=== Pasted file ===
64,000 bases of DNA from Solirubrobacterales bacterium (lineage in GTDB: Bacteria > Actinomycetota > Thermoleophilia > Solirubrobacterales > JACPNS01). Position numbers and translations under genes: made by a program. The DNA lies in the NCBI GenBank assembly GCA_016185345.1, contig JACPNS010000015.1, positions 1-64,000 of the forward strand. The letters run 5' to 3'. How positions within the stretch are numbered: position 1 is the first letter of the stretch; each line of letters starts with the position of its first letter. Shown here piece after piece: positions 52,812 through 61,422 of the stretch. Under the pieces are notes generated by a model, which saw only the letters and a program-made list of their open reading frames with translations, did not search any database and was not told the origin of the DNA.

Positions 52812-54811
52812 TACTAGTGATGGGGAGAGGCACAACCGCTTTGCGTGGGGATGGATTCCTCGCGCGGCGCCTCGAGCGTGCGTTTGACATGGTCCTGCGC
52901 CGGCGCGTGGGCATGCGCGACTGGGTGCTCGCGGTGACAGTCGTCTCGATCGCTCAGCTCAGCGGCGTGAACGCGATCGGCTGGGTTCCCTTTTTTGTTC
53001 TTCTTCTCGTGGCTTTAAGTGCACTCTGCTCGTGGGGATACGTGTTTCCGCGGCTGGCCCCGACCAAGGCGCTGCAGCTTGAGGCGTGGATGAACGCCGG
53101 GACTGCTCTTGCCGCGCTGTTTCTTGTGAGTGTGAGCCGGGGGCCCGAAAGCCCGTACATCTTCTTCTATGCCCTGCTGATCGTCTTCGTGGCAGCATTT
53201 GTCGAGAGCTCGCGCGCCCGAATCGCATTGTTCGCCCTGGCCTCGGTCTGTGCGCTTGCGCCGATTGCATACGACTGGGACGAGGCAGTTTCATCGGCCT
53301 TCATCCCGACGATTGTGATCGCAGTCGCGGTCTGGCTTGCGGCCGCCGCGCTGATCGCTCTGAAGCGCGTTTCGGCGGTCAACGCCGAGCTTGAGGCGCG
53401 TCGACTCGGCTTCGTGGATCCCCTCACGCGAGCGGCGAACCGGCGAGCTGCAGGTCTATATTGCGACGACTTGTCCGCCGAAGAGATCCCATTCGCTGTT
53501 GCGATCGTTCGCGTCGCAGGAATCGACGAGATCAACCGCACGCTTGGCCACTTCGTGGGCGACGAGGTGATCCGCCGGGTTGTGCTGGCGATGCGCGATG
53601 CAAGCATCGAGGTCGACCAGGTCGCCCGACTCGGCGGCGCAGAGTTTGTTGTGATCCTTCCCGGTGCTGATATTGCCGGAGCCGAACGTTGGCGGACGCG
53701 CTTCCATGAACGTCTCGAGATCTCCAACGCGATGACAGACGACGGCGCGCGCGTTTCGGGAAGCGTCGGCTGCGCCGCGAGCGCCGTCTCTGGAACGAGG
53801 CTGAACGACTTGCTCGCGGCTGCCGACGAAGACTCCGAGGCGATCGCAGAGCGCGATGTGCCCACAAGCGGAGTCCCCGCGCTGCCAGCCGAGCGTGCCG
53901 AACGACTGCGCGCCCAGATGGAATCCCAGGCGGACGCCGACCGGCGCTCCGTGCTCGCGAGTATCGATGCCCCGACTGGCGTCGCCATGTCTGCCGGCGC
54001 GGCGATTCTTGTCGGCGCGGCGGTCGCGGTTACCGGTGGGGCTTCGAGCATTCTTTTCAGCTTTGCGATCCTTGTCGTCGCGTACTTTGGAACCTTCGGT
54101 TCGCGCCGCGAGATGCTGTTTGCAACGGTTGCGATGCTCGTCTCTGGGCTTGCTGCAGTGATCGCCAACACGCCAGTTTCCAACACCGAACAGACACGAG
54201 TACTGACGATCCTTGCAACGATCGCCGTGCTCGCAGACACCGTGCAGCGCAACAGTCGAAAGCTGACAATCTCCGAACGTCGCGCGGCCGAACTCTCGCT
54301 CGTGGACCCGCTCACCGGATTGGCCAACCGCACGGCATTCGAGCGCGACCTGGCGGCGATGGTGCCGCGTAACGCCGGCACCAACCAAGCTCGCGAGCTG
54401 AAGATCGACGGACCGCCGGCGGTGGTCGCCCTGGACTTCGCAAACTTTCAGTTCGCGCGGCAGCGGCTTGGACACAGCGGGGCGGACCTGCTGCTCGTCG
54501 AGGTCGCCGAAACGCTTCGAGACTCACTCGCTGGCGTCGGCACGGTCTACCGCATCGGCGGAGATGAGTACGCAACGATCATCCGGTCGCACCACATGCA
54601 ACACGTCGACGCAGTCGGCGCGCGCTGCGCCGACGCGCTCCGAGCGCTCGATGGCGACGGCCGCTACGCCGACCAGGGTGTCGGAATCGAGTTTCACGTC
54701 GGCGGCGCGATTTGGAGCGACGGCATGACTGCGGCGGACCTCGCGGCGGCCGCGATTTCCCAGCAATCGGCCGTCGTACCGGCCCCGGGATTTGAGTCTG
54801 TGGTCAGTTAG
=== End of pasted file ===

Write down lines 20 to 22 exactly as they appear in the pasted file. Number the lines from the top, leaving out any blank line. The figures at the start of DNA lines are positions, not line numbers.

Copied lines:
54501 AGGTCGCCGAAACGCTTCGAGACTCACTCGCTGGCGTCGGCACGGTCTACCGCATCGGCGGAGATGAGTACGCAACGATCATCCGGTCGCACCACATGCA
54601 ACACGTCGACGCAGTCGGCGCGCGCTGCGCCGACGCGCTCCGAGCGCTCGATGGCGACGGCCGCTACGCCGACCAGGGTGTCGGAATCGAGTTTCACGTC
54701 GGCGGCGCGATTTGGAGCGACGGCATGACTGCGGCGGACCTCGCGGCGGCCGCGATTTCCCAGCAATCGGCCGTCGTACCGGCCCCGGGATTTGAGTCTG